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Retreat Reflections: A Second-Year Fellow’s Final Retreat

As a second-year Fellow at Breakthrough Greater Boston, it can be easy to get absorbed in fulfilling direct and special project work. However, the FAO Schwarz Fellowship’s bi-annual retreat provides structured time to ensure Fellows get the most out of our unique professional experience, complete with cohort bonding opportunities, professional development, and city exploration. While I usually look forward to each chance we get to gather as a complete cohort, the Spring 2024 Fellowship retreat was particularly special to me. Not only did we witness the 2024 total solar eclipse as a cohort at the Museum of Science, but it also marked my final retreat as my Fellowship draws to a close. Given that my first-ever retreat took place in Boston in 2022, this Boston retreat felt like a full-circle moment for me.

With each organization intentionally crafting professional development sessions with a diverse set of organizational leaders, I naturally found myself reflecting with other Fellows about how the experience or frameworks we had just heard could influence our professional and personal trajectories.

As a second-year, Boston-based Fellow co-leading the visit to my own host organization, I kept thinking back to the first time the cohort visited Breakthrough two years ago. Since Juan, another Fellow at Breakthrough, and I joined the Fellowship just after the retreat planning phase had concluded, we had minimal involvement in the overall planning or facilitation of our organization visit. This time around, Juan and I were involved at every stage. Crafting the Fellowship’s stop at our org was also a very reflective process as we worked together to decide which aspect of Breakthrough’s expansive program we wanted to offer to our cohort.

In the end, we organized a restorative justice circle practice, inviting all Fellows to participate. Each participant introduced an item of personal significance before transitioning into a Q&A session with organizational leaders. The day concluded with a professional development session titled “Why College Success?” During this session, we provided a platform for Fellows to reflect on their college experiences and to underscore the necessity for our direct service as college success coaches. We also explored the various social barriers that impact the experiences of underrepresented minorities in higher education.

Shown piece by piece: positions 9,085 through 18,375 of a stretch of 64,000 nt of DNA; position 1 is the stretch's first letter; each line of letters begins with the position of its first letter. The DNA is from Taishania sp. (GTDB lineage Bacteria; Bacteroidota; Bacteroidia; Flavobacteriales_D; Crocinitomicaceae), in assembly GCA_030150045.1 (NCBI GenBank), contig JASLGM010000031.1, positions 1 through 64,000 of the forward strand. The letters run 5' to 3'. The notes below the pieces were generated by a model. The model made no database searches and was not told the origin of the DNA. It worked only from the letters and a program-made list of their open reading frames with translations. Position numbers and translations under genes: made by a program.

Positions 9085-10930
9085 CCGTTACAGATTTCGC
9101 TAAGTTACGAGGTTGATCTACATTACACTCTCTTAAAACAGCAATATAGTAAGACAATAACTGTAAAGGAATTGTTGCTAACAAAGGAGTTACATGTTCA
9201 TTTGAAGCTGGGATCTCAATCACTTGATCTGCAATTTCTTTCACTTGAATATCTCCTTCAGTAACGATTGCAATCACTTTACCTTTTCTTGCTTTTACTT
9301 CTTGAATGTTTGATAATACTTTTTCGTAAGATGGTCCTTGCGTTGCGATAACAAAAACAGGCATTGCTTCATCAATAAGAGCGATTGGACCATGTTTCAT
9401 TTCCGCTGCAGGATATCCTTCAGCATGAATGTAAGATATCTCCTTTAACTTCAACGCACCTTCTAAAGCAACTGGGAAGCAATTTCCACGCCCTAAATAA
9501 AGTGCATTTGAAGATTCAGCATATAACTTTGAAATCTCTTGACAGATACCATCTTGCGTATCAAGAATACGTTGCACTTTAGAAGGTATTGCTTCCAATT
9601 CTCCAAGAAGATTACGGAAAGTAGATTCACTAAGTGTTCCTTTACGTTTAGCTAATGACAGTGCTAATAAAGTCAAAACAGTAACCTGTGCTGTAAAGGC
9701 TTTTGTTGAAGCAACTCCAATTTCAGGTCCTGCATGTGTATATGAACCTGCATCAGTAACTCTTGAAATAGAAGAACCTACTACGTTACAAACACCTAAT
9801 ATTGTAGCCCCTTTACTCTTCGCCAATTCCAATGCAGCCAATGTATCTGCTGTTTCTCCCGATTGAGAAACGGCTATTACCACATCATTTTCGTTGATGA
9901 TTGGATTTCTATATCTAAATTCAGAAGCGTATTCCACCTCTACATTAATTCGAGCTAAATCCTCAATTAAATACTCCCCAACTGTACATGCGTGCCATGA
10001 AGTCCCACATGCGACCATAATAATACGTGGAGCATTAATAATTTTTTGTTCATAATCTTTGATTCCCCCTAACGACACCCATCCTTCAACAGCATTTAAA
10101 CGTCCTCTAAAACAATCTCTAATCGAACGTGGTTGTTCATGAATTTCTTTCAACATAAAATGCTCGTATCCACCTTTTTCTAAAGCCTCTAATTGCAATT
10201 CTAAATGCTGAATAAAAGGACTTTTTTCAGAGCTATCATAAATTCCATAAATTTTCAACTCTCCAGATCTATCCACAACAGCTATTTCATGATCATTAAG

The “Why College Success” presentation was a personal highlight of the retreat for me. While my passion for eliminating classroom inequity led me to my Fellowship at Breakthrough, I’m not as close to the research aspect I was passionate about in undergrad—I now find myself addressing educational inequity research’s findings first-hand. Being able to connect the dots between social capital discrepancies, financial barriers, social belonging, and discrimination to the nuanced experiences of my caseload of Breakthrough alumni regrounded me in my motivations to expand educational equity. Aside from being able to reach back into my undergraduate passions, engaging all the Fellows in an exciting reflective discussion felt rewarding, since the room reflected my own passions. 

Aside from leading the Breakthrough site visit, returning to the same host organizations that we spent time with on my first retreat as a first-year Fellow also provided me with a chance to reflect on who I was two years ago and where I want to be two years from now. With each organization intentionally crafting and weaving professional development and Q&A sessions with a diverse set of organizational leaders, I naturally found myself reflecting with other Fellows between the sessions about how the experience or frameworks we had just heard could influence our professional and personal trajectories.

In my reflections, I found myself frequently returning to my interactions with members of research and evaluation teams. While my interest was initially sparked on the New York retreat in the Fall when visiting Jumpstart, visiting the Museum of Science and engaging in a Team-Based Inquiry workshop reignited this interest. Team-Based Inquiry (TBI) is an approach to research and evaluation that emphasizes collaboration among a group of individuals, such as museum visitors. The session provided a professional environment where my foundational knowledge felt directly applicable. The less formal process of evaluating programming interests me as a satisfying overlap of my passion for qualitative research and nonprofit work.

Being able to engage in first-hand observations proved to be incredibly valuable for me. It allowed me to immerse myself in my intersection of interests and gain direct insight into how visitors interacted with different exhibits while I engaged with them myself. Throughout sessions like the TBI workshop, I found myself especially aware of and grateful for the network of professionals that this Fellowship equips me with, as I am connected to people who enable me to further explore and discuss potential avenues in program evaluation.